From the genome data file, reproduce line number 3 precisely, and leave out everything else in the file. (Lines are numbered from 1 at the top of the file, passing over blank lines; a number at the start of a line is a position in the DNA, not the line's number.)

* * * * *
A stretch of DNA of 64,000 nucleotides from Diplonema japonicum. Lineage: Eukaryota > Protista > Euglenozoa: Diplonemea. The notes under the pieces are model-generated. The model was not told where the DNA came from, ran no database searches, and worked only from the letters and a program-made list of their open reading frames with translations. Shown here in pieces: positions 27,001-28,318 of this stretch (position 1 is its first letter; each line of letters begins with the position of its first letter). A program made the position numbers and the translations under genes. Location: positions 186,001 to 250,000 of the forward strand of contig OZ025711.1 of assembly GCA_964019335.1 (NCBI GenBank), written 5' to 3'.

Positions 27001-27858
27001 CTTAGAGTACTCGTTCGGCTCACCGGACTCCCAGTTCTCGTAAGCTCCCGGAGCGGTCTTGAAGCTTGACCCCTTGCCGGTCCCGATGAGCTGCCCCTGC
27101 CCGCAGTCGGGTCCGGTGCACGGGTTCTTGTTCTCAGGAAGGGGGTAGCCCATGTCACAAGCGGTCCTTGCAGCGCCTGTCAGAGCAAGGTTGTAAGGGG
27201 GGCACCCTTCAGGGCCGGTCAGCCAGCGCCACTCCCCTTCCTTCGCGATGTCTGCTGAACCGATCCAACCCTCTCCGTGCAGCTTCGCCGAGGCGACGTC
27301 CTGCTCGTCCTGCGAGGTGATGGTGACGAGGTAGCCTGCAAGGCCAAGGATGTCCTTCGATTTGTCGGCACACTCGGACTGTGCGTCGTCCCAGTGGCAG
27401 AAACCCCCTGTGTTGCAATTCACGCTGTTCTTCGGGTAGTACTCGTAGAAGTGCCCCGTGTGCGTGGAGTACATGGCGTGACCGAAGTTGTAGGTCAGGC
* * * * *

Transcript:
27001 CTTAGAGTACTCGTTCGGCTCACCGGACTCCCAGTTCTCGTAAGCTCCCGGAGCGGTCTTGAAGCTTGACCCCTTGCCGGTCCCGATGAGCTGCCCCTGC